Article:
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What should you think about before assigning IP or assets from one entity to another?

There are several legal and tax implications that may get triggered when you assign IP or assets.

An assignment or transfer of assets, rights, or contracts may occur in several scenarios, including:

  • Assigning all or part of a company's assets, technology and intellectual property to a different entity as part of a corporate restructuring;
  • Assigning all or part of a company's assets, technology and intellectual property to a different entity as part of an "asset sale" acquisition;
  • Assigning just a few contracts or intellectual property assets to another entity in a spin-out transaction, or just to change who has the right/obligation to collect on or fulfill those contracts/rights; or
  • Assigning the obligation to fulfill debts to another entity when one entity decides to wind-down operations.

So, what kind of legal implications should you keep in mind before going down this road? Consider the following:

  1. Some entities may require board or managerial consent before assigning or transferring assets or intellectual property, especially if it is a major assignment (such as a corporate restructuring, acquisition or spin-out transaction).
  2. Some contracts may have Non-Assignment provisions that would prohibit transfer or assignment. In fact, one of the biggest pieces of "legal due diligence" that the acquiring party will engage in (and also one of the biggest pieces of legal expense incurred) is reviewing assigned contracts to make sure they can be assigned. If there are Non-Assignment provisions in any contracts, then you need to execute a "Third-Party Consent" with the other parties to such contracts to approve the assignment.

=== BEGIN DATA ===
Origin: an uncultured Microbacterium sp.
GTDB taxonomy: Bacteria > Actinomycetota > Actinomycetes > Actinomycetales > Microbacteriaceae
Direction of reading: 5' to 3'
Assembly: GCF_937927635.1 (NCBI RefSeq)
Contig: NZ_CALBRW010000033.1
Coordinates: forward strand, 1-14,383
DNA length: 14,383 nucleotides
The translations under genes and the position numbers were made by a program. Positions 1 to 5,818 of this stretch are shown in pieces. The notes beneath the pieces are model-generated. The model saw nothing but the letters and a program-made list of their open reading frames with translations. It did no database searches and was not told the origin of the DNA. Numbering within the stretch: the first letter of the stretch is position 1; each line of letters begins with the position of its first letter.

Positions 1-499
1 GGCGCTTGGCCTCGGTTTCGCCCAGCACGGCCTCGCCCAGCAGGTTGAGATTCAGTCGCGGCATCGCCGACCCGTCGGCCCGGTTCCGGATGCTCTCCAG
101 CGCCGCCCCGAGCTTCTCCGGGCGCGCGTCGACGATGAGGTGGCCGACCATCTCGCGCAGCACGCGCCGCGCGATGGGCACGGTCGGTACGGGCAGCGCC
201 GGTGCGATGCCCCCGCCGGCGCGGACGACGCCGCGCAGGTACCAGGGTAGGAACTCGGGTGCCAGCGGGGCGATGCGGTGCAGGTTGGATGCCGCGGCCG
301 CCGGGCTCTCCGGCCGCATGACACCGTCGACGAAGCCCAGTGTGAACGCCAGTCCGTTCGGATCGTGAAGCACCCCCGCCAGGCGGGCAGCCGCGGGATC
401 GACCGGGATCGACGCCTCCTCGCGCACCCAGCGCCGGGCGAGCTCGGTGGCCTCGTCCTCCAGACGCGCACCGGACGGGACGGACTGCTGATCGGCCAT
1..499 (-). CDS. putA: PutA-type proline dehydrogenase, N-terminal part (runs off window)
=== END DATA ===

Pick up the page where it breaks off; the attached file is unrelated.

3. If the contracts or intellectual property being assigned have any value associated with them, then an assignment of those assets may trigger taxable gain for the recipient, depending on what the consideration is.
  4. Receiving consideration for the assignment of any assets (including intellectual property) may trigger taxable gain for the assignor, depending on the tax basis of those assets.
  5. Companies should always work with tax and accounting advisors during any asset or IP assignment to make sure assigned assets have the proper accounting allocations, otherwise end-of-year bookkeeping and taxes can become much more complicated.

Because of all of this, Savvi recommends that anybody going through any sort of IP or asset transfer or assignment should talk with legal counsel and tax advisors to understand all of the implications of this sort of transaction.


Savvi Technologies, Inc. is not an attorney or a law firm, and can only provide self-help services at your specific direction. Do not rely on any documents or information from Savvi without consulting an attorney. Savvi may partner with or refer clients to licensed attorneys, but such referral does not constitute an attorney-client relationship until the attorney is officially engaged by the client.